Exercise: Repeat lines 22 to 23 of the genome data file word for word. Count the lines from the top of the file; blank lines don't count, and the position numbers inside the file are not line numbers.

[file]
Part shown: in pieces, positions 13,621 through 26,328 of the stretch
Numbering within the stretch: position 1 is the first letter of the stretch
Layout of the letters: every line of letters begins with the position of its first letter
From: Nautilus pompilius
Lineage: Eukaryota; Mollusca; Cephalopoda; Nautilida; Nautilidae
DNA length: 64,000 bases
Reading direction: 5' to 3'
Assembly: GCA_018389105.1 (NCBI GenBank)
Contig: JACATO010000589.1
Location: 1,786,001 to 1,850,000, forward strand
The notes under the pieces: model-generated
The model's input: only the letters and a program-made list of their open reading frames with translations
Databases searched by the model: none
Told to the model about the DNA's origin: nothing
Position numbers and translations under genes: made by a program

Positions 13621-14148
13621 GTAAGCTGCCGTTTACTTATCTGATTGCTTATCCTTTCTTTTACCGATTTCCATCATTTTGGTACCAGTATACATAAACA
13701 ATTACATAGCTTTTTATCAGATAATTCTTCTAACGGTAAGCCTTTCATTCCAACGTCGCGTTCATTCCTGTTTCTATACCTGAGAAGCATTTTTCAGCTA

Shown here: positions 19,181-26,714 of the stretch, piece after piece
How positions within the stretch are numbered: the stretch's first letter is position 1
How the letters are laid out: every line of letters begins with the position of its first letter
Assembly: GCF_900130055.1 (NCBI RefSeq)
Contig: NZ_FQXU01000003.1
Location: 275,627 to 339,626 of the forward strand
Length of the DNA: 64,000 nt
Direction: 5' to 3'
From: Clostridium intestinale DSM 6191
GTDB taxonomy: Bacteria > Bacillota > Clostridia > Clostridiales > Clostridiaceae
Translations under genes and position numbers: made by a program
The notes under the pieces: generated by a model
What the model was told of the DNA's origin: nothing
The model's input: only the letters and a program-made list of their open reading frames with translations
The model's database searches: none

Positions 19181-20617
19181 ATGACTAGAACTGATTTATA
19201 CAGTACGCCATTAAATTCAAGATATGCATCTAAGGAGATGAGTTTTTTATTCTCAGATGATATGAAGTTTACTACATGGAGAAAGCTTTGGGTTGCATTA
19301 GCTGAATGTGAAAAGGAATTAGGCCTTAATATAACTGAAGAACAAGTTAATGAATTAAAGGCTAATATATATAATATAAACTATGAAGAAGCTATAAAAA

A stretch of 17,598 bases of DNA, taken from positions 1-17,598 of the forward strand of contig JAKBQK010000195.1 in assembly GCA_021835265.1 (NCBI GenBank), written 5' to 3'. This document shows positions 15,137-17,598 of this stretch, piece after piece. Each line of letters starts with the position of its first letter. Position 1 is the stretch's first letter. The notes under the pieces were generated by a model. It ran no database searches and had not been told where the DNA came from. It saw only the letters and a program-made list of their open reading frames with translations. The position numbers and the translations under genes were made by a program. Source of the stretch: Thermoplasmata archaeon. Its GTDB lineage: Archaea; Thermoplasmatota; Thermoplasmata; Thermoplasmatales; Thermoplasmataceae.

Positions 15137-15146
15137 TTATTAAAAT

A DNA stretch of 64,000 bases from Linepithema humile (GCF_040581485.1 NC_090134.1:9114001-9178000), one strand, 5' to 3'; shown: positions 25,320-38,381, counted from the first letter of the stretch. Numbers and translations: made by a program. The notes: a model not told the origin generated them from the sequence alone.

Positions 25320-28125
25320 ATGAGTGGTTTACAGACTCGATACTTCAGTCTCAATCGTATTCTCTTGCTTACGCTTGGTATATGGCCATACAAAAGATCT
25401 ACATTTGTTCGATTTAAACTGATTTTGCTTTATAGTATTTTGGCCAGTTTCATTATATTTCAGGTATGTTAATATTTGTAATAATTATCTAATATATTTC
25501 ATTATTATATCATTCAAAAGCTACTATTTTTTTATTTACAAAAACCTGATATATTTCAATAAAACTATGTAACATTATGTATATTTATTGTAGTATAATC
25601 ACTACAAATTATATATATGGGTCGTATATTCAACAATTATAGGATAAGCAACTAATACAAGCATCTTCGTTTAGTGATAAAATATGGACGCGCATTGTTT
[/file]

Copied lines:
Assembly: GCF_900130055.1 (NCBI RefSeq)
Contig: NZ_FQXU01000003.1